Peyote has been used for years by Native American Church members, but for the rest of the world, it’s a Class 1 substance and illegal to use.
In 1970, the United States published the Comprehensive Drug Abuse Prevention and Control Act. The law organized all controlled substances into classes and, depending on the class the drug fell into, made most of them illegal. However, one of these drugs, a naturally occurring psychedelic known as peyote, managed to slip through the cracks thanks to a loophole.
As the drug is used in Native American religious ceremonies, the consumption of it for religious purposes is legal, while use for observational, scientific, or journalistic intent is permitted by the DEA.
Recreational use is still illegal, though many users claim its very lightly regulated. The mysterious legality of the drug, combined with the wild tales that users bring back from the region where it grows has resulted in an almost mystical air surrounding peyote, and a need to discover what all of the hype is about.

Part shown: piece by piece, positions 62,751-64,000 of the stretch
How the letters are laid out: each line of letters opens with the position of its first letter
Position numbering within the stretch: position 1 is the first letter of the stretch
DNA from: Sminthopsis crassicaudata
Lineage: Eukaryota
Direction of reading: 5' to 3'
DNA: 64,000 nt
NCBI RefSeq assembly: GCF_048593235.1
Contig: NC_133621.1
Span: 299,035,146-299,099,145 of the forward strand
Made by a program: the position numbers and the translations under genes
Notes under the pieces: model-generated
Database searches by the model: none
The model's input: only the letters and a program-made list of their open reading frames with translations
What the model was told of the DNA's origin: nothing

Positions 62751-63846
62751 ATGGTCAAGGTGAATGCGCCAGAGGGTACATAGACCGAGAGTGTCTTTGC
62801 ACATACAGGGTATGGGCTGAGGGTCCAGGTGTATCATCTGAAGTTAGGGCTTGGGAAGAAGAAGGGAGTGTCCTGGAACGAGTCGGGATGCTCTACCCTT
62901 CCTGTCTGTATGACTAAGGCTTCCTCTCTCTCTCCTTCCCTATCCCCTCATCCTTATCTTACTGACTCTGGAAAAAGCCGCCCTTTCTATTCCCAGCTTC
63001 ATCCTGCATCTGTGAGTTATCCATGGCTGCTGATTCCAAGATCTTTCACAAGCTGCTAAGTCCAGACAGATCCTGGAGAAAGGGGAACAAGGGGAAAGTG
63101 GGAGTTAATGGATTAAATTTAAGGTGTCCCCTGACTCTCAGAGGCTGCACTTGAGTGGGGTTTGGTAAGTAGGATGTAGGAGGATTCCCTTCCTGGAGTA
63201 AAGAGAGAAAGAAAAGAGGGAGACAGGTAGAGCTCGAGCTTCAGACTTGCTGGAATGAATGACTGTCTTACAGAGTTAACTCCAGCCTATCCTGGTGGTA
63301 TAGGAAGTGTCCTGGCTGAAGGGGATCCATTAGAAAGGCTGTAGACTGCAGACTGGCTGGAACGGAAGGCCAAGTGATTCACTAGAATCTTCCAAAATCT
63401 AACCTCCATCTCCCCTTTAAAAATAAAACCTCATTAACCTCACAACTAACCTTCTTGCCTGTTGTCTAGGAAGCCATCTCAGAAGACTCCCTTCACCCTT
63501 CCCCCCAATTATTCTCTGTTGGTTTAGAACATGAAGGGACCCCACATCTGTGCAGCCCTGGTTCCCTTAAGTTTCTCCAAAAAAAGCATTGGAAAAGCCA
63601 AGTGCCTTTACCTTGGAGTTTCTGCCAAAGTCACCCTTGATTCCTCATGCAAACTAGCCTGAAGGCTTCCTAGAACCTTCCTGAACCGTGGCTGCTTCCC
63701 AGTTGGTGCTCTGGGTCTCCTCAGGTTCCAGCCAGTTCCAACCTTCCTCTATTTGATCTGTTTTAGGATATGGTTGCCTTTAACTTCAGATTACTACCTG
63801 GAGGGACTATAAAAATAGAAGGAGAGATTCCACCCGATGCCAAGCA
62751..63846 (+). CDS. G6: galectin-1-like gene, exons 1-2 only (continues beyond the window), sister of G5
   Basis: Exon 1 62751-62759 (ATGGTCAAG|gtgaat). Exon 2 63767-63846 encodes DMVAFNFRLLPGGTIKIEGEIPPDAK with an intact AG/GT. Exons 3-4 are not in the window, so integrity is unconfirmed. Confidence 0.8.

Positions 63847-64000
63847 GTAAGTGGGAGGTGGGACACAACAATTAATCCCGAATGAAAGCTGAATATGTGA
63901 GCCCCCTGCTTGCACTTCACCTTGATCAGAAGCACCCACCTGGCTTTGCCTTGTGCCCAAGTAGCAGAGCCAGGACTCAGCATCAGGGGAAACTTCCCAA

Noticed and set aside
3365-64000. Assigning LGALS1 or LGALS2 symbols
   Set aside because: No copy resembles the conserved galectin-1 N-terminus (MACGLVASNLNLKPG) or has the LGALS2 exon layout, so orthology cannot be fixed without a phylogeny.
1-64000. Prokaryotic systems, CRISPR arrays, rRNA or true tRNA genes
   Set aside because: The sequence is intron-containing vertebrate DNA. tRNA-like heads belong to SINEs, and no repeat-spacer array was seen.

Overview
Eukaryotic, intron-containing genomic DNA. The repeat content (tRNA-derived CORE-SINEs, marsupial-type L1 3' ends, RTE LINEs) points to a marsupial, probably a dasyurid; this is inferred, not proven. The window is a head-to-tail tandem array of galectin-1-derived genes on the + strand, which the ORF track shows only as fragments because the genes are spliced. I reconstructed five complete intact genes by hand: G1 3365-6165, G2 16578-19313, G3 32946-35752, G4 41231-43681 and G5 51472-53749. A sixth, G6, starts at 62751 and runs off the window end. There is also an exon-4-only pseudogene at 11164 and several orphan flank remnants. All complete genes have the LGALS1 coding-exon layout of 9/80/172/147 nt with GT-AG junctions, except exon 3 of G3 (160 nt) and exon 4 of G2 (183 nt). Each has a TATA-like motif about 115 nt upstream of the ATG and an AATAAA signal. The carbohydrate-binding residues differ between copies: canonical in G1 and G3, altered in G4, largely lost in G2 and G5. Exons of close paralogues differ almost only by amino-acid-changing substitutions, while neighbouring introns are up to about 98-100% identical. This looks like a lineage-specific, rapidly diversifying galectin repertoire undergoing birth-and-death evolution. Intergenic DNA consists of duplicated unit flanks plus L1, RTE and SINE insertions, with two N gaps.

The Inner Workings Of Peyote
It’s rare to find someone today who hasn’t experimented with psychedelic drugs at least once in their life. Over 20 million Americans admit to having tried one in the past, and 1.3 million admit to taking them on a regular basis. But of all those psychedelic drugs trips (the bulk of which are on the wildly popular MDMA), almost none of them are on peyote.
The rarity of people who’ve tried the drug is likely due in part to its rarity as a plant.
Known scientifically as Lophophora williamsii, peyote grows only in northern Mexico and two small regions of southern Texas, near Laredo. It grows underground, in the form of a stout, tough cactus. Usually, only the crown of the plant is visible, the strong, bitter taste of which keeps it safe from animals.
The size of the plants ranges from golf ball to softball sized. The older ones are larger, but regular users say that the smaller, younger ones are more potent.
According to renowned psychedelic drug expert Dr. John Halpern, the effects are similar to most other hallucinogens. The active ingredient that results in the psychedelic trip is mescaline. Not much experimental research has been done on the drug, so most of the theories are educational guesses rather than facts.
Halpern claims that a full dose of peyote, roughly 400 milligrams with a one to three percent mescaline content, could result in an eight-twelve hour high. However, not many inexperienced users will ever reach that level. To consume a full dose, one has to eat between 10 and 12 “buttons” or tiny slices of the inner peyote flesh.
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